*What do you do at work on a typical day?*

hrmm.. check LJ.. read web-comics.. cruise random interesting pages from del.icio.us or MeFi.. oh, you meant what *work* do I do? ahhh. hehe..

I fix computers. My job title actually has some rather impressive fancy words in it, but the reality of the situation is that if something happens or needs to happen, and it involves computers in any way (seriously, *any* involvement of computers at all), people call me if they either need help doing it or are simply too lazy to do it themselves (I shit you not, I've had to carry computers from one room to the other and dust off the space behind a desk where it was to be going -- nothing technical involved, just physically moving the computer and smashing dust-bunnies). This covers things ranging from helping people decide which computer they want/need/can afford, to installing software and training them how to use it, to moving all their data from the old system over to the new one, and on.. I evaluate older systems for appropriateness of use in future applications, I debug system errors with systems currently in use and try to squeeze as much efficency out of them. I also take care of scavenging any usefull parts of systems before they get junked and manage marking off systems that are to be recycled or surplussed. I set up and maintain a few servers, I help maintain a few others, I help debug network problems and help to predict network/server usage/need over the comming years. I also have a few committies that I'm on where I meet with other folk around campus in similar positions to mine where we discuss campus-wide issues and essencially do the same thing we normally do, but on a university-wide level instead of only looking at our individual colleges.

And all this has happened over this past week. :) Fortunately I'm not alone. I have one co-worker and we have about 4 student assistants.

so, yeah, I work with computers in the beautifully vague area known as "IT".

*Do you get excited about math or science? Is it an interest you like to share with others?*

I truly do love math. I'd have to, to be torturing myself like this. :) Not many people enroll in an graduate program in Mathematics if they don't somehow love it. Science I'm fascinated by, but not so much as I feel scientists often ignore far too much and they try to reduce things beyond what is reasonable. I am highly energised by math and I love to try and share this with everyone. It's something of a crusade of mine, actually, to attempt to share what I percieve to be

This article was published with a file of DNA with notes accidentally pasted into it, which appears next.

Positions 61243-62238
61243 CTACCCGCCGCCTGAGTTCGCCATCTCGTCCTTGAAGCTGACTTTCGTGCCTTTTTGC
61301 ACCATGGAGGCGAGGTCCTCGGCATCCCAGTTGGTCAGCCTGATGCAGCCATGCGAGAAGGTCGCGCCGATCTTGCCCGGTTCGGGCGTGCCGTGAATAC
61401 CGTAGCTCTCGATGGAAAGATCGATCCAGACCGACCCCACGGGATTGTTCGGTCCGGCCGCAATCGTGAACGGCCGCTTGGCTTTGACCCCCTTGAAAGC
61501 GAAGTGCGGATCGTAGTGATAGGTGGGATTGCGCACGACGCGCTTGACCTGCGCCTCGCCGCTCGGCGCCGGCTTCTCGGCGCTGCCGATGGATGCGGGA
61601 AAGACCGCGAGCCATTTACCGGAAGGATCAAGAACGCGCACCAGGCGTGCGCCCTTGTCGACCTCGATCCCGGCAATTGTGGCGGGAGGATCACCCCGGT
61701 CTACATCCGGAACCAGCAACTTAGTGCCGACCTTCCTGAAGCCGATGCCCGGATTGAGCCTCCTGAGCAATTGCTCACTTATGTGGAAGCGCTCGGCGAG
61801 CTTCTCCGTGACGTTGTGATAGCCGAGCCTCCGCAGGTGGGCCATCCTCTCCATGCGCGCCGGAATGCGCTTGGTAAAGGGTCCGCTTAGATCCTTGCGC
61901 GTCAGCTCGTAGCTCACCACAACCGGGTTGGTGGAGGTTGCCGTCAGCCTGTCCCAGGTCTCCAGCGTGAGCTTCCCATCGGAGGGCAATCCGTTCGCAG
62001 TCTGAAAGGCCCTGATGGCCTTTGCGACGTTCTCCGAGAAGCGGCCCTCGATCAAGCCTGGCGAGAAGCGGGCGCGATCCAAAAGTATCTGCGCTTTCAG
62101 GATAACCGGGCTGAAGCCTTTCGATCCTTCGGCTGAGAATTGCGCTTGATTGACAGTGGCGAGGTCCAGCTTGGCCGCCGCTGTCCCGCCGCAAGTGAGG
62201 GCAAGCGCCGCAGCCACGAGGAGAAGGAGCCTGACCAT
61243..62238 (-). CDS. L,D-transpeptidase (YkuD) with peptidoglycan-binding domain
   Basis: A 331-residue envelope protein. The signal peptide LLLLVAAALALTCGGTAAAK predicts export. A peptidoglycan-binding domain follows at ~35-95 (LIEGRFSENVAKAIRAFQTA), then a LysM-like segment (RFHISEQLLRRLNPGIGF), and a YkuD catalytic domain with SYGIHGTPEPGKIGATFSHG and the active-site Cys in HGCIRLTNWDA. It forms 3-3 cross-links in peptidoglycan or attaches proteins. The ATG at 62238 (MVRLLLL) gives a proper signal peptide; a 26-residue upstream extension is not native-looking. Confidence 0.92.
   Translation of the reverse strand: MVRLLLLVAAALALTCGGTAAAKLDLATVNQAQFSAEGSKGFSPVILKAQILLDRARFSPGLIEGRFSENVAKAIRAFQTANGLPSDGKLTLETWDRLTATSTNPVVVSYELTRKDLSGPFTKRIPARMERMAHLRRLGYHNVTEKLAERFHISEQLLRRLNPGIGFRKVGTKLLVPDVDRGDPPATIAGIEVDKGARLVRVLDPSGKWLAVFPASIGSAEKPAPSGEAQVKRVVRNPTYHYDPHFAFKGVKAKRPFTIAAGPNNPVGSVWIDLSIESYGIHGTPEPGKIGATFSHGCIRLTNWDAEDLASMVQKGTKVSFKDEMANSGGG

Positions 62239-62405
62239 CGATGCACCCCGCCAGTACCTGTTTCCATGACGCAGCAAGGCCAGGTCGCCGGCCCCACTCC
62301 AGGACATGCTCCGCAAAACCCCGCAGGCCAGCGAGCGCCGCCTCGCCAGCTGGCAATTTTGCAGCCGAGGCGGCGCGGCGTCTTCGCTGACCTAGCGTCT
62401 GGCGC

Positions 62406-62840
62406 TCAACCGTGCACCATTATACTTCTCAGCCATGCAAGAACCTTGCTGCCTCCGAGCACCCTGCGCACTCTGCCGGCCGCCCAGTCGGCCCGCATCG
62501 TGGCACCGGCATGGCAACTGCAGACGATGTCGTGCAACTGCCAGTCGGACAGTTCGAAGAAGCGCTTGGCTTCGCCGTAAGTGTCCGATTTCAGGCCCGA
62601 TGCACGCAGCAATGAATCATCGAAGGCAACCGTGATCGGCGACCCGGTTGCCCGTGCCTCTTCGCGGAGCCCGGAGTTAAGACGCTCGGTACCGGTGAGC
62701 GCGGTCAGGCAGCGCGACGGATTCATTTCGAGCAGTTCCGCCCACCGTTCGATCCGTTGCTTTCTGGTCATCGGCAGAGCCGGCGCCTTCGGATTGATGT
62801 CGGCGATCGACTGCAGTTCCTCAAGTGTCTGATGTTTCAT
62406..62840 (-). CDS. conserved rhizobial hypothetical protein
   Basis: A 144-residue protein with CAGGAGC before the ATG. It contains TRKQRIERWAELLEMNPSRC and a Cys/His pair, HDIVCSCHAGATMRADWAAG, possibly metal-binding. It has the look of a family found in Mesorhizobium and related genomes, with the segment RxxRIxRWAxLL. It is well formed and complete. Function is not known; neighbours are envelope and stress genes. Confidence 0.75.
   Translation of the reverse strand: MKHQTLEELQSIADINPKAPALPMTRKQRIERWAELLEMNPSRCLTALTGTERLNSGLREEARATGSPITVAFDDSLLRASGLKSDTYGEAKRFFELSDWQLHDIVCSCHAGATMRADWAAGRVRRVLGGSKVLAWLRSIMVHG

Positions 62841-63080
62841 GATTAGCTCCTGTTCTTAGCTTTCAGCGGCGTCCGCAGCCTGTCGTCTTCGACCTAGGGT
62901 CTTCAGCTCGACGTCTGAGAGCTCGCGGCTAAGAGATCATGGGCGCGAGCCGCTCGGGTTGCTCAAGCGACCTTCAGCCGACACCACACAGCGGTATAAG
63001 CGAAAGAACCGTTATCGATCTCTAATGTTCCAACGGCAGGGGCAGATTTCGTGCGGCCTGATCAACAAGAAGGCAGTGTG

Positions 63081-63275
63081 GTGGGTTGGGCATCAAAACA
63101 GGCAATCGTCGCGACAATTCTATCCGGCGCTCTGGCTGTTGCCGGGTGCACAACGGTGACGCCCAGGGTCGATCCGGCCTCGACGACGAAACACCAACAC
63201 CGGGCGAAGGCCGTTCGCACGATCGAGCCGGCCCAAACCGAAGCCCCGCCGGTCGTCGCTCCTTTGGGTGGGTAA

**true**math with everyone I meet. Far too many people either dislike or fear math, when I feel they don't even know what math is. And no, this isn't just like the guys that say "if you don't like sex, then you haven't been with the right man". The way I see it, numbers have nothing to do with math. Most people only get through the basic high-school "math" requirements and perhaps take a simple "Algebra1" course in college, but then stop saying that they "hate math". Sorry, but those classes have nothing at all to do with what Mathematics is truly about. Mathematics is about patterns. Mathematics the language of the spheres, not just a bunch of dizzying equations describing when X or Y may or may not be equal to Z. Mathematics is the art of considering a topic, and comming to a conclusion based on nothing other than intuition and reason. Mathematics is learning that if you need Foo before you can do Baz, then you better not try doing Baz without first ensuring that you have Foo (a simple enough concept, but one that I notice far too many people lack understanding of).

In all, Mathematics is the art of describing the world and perceiving the workings of what we perceive about us. It is not just something I have a fondness for, it is (and has been for half my life) a passion that keeps me waking up in the morning. I take every opportunity to discuss Mathematical ideas with people. On the Light Rail (public transportation) on the way home from work, in the grocery store looking at tomatoes, during a pizza party while half-drunk. Math is everywhere around us and I try to get people to forget all that boring shit about "a squared plus b squared" and open their eyes to the relationship between a point, a circle, and a sphere. Or how many more points there are in a line than a circle, or a line and the plane. How the leaves along a branch of a tree allways grow in a spiral, and that spiral is the exact same for every member of a species, and how all the species of tree (all plants, in fact) use a spiral that approximates a certain particular spiral. Simple concepts, nothing that requires more than about 5 minutes of thought and certainly nothing that requires any formal mathematical training, but enough to hopefully open people's eyes to the fact that there is far more to math than what they've been exposed to -- and none of it is hard to understand.

Well, I suppose it could be inferred from the length my my answer that yes, I am a bit excited about math. I don't like the way it's taught (or, rather, not taught) at the lower levels and I feel it is simple enough for anyone to understand. I'm sort of considering trying to put together some mini-lessons.. introductions to various areas of math, assuming no background knowledge, and helping to open up people's eyes to "what it's all about". This is something I'd like to eventually do, but nothing I'm spending much time on unfortunately.